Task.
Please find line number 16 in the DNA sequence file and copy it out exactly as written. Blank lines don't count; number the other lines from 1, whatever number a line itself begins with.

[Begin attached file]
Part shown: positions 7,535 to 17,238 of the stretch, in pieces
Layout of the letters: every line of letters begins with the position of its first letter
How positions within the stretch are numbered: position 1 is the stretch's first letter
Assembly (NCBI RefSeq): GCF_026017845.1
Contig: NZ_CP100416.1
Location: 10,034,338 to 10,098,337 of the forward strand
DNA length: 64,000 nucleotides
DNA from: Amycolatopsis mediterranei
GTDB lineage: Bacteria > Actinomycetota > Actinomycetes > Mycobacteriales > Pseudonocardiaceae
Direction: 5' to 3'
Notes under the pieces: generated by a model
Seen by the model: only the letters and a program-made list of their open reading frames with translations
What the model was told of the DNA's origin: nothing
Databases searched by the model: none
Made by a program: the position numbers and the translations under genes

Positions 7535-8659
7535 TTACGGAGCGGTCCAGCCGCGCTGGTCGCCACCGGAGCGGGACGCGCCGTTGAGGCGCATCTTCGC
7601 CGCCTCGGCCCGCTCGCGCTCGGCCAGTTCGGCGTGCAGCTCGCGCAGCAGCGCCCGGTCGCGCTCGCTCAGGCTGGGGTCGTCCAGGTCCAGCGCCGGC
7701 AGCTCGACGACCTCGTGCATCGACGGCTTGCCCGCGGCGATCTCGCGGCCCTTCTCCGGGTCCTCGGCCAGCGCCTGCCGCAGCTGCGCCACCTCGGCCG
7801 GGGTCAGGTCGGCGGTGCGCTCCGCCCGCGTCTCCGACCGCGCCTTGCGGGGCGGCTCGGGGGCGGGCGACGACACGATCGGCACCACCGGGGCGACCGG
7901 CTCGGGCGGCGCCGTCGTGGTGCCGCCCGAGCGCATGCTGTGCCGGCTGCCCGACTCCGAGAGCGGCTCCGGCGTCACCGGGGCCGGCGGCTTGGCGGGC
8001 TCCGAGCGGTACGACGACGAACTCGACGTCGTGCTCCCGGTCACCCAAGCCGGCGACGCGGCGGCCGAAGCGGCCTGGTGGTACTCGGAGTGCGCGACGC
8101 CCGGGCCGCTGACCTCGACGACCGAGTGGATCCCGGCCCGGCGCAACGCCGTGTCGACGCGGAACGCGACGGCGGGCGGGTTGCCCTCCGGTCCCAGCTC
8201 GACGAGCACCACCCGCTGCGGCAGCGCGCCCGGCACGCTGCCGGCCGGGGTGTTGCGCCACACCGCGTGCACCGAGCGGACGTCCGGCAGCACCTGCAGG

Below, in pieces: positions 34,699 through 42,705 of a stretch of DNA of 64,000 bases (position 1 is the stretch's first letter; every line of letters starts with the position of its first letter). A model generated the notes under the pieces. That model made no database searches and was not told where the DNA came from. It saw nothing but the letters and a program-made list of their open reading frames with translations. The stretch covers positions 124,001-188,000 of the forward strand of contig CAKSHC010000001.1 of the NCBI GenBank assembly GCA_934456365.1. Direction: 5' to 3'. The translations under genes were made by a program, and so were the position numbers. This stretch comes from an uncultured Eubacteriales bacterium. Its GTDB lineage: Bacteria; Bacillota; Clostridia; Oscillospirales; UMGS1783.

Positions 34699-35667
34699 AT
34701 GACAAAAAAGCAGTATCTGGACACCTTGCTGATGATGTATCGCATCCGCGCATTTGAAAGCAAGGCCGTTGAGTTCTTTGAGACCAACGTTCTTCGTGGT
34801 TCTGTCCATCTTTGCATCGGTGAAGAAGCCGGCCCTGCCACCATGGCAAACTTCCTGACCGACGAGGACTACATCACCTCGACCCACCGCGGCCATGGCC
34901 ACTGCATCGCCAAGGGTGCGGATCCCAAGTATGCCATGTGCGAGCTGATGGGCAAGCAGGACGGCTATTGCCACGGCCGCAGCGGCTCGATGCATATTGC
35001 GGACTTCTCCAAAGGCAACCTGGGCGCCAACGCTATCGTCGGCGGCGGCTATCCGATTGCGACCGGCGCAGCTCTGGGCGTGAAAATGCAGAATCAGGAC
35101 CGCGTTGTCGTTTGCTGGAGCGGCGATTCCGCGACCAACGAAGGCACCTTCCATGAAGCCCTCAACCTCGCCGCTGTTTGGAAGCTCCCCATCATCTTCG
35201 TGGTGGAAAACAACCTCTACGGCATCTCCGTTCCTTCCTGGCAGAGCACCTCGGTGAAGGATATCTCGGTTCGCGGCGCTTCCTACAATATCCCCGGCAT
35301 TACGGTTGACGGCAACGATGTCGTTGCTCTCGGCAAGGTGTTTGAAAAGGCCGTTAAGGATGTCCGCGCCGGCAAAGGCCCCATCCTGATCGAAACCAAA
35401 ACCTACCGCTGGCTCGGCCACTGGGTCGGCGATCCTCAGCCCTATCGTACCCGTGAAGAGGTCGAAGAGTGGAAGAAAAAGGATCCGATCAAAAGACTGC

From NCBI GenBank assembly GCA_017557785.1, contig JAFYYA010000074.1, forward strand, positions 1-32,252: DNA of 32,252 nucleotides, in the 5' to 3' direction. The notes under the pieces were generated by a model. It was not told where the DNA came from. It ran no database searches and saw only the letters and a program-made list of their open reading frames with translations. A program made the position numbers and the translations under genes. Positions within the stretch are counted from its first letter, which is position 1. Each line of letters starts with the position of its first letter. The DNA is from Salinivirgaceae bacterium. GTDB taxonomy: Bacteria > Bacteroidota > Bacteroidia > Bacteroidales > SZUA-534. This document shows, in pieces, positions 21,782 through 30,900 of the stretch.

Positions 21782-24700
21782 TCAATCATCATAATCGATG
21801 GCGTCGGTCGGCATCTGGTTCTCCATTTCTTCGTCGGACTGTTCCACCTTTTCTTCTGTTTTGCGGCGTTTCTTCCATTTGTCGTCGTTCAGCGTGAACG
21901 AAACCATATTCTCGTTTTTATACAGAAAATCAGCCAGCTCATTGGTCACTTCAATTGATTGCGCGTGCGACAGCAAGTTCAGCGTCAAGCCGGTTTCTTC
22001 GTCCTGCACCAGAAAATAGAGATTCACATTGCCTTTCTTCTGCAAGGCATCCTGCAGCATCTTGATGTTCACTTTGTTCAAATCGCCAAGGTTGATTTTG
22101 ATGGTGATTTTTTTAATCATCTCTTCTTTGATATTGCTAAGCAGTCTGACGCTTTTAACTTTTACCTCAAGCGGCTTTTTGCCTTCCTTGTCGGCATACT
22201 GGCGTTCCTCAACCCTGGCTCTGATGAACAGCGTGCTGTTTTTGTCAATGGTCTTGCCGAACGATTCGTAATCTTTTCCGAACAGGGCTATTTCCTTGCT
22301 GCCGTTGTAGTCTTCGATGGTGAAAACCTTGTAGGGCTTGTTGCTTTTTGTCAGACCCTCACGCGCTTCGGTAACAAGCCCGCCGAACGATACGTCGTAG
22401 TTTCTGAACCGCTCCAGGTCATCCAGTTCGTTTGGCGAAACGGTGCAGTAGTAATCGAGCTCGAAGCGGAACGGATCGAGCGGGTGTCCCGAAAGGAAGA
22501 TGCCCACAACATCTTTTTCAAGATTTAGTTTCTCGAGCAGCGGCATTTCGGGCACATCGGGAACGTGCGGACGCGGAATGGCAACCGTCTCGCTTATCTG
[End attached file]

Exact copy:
Positions 7535-8659